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I have coded a simple program for a root finding problem using Halley's method. Here is the code:

function [x,n] = root_finder_Halley(f0,f1,f2,x)

i = true;
n = 0;
while i
n = n + 1;

x(n+1) = x(n) - ( 2*f0(x(n))*f1(x(n)) )/...
    ( 2*f1(x(n))^2 - f0(x(n))*f2(x(n)) );

dx(n) = abs(x(n+1) - x(n));
i = dx(n) > eps(x(n+1));
end

where eps(x) is the machine epsilon at the value x. I need to carefully make a statement for the loop's convergence. The goal is to achieve the best precision allowed by the computer, so I did not pre-define a desired tolerance value, instead, I've set a dynamic tolerance equal to eps(x(n+1)). This means that the loop should continue until the difference of result at two consecutive loops is no more than their epsilon. This program works very good, but sometimes it goes forever. an example of this program fail is given below:

x =
         0.049278137931035
        0.0821484600250533
        0.0853747083523107
        0.0853759293572672
        0.0853759293572688
        0.0853759293572672
        0.0853759293572688
dx =
        0.0328703220940183
       0.00322624832725742
      1.22100495650312e-06
      1.60982338570648e-15
      1.62370117351429e-15
      1.60982338570648e-15
      1.62370117351429e-15
eps(x) =
      6.93889390390723e-18
      1.38777878078145e-17
      1.38777878078145e-17
      1.38777878078145e-17
      1.38777878078145e-17
      1.38777878078145e-17
      1.38777878078145e-17

As can be seen, dx oscillates between two values greater than eps(x). I even tried the difference of difference (dx(n+1)-dx(n)) but it was oscillating too. Is there a better convergence criterion (other than predefined tolerance) for this issue?

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    $\begingroup$ This is normal. The functions f0, f1, f2 have evaluation errors that combine with those of the formula, so getting a loop in the last 2 or 3 digits is common. If the step size reduction stalls out, not even reducing by a factor of 2, you could switch to a simpler method with less computational effort like the secant method. $\endgroup$ Commented Feb 9, 2023 at 15:46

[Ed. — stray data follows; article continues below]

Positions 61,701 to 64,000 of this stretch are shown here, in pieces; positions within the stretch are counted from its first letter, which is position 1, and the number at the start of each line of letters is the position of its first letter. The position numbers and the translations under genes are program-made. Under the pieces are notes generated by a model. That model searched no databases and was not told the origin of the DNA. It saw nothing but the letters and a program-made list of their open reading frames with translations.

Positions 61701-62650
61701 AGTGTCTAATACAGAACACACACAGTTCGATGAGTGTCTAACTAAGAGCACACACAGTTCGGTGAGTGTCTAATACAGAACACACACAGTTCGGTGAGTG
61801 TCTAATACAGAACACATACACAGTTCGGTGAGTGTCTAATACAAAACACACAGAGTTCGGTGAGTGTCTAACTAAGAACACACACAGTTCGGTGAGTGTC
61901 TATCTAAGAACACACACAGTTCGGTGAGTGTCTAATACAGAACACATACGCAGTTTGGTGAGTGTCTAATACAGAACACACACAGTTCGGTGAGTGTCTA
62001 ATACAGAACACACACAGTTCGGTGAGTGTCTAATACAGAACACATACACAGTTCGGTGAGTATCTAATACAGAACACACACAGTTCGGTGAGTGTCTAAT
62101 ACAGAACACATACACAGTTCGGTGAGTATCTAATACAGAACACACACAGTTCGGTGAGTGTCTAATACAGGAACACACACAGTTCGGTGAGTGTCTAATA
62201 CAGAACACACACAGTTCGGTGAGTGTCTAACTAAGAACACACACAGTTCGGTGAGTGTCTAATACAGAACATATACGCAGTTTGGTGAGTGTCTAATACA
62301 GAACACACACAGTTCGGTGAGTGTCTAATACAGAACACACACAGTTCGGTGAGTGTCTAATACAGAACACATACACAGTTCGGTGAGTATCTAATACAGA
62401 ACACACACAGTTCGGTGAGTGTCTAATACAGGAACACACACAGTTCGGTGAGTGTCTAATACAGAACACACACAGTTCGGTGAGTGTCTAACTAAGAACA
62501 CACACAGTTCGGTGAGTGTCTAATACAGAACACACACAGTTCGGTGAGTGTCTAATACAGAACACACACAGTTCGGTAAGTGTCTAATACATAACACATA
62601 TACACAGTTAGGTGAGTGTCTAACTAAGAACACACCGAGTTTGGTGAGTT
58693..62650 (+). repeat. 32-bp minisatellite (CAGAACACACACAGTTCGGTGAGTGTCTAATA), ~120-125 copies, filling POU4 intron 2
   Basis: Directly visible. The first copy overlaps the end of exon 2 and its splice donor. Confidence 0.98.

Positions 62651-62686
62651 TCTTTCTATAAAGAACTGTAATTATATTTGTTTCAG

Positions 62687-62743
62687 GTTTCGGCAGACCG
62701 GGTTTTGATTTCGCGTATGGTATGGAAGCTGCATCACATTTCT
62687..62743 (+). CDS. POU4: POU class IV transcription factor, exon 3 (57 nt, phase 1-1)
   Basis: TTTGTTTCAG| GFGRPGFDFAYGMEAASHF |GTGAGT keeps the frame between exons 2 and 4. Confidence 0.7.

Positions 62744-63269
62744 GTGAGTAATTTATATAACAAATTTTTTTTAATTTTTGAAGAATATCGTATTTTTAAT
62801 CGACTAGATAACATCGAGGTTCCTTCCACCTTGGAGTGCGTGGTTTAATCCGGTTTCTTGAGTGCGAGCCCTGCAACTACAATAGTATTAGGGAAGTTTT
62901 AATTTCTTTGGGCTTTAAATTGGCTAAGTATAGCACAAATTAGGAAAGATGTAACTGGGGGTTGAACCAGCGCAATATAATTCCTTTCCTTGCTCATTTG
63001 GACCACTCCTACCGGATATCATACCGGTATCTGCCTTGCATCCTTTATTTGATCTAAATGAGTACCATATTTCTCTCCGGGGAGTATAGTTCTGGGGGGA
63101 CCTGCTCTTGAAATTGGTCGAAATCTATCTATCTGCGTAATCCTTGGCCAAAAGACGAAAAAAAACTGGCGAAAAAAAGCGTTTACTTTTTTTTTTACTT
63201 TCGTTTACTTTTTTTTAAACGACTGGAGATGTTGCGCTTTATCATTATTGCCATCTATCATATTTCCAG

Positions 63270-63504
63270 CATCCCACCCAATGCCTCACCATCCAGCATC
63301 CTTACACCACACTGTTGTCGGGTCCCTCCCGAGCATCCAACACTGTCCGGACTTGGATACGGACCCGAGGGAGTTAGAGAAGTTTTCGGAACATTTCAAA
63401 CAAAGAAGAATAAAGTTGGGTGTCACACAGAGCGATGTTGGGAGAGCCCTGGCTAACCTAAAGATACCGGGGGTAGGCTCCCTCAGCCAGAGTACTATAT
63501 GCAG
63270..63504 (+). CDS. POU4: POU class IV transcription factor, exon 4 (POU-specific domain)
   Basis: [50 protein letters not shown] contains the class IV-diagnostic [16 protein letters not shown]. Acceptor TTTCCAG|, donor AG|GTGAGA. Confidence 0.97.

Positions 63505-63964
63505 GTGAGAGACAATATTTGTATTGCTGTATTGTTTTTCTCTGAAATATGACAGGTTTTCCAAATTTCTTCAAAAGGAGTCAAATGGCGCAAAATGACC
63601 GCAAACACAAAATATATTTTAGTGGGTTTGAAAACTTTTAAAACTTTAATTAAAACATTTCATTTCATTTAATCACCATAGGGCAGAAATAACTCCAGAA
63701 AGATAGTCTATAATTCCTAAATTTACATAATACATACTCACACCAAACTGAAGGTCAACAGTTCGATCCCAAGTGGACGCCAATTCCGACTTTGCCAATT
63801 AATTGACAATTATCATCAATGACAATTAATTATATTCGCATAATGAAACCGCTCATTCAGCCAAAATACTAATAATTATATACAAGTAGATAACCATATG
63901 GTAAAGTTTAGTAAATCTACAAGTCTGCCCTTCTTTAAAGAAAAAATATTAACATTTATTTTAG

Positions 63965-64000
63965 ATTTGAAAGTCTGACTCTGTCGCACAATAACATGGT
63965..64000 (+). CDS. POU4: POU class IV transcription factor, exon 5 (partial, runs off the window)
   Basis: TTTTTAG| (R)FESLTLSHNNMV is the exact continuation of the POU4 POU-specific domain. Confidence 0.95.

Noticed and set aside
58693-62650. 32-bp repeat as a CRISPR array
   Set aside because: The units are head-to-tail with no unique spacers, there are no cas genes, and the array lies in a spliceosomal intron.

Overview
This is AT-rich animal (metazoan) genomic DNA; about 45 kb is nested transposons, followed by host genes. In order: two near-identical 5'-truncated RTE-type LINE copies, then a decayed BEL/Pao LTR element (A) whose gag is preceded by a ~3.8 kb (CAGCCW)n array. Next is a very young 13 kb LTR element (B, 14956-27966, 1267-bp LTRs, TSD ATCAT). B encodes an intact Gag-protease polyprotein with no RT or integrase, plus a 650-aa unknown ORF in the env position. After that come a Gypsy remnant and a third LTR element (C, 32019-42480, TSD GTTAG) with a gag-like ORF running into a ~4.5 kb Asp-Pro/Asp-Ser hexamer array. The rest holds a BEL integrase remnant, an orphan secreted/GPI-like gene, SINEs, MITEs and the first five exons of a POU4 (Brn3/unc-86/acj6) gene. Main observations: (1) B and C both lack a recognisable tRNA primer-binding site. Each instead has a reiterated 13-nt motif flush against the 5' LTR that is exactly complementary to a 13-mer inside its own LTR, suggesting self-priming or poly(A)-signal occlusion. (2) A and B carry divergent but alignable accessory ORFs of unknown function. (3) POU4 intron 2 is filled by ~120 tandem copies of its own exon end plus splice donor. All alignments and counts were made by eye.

• $\begingroup$ Thank you dr. Lehmann, I guess I should bring the program in an if-statement and define that if the number of iterations exceed a specified number, then switch to secant. However I want to try my best to somehow "detect" stall of step size reduction using eps. $\endgroup$ Commented Feb 9, 2023 at 17:49
  • $\begingroup$ @LutzLehmann Please don't use comments to answer the question. $\endgroup$ Commented Feb 9, 2023 at 19:57

1 Answer 1

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You are using the wrong measure for the achievable accuracy. $|x|\mu$ is in some way a lower bound for the error, the smallest increment that would give a different value, so that any smaller increments leave the value of $x$ unchanged.

However, what you actually get in the numerical picture is a thick line of floating-point values if you zoom in sufficiently. This thick line will give an interval of $x$ values from where the lower bound of the line is above zero to where the upper bound is below zero. The radius of this interval can be computed from an estimate of the thickness of the line and the slope of it, the derivative of the function. So what is needed here is the interval of values that the numerical evaluation of $f(x)$ can take even if the exact evaluation has the value zero.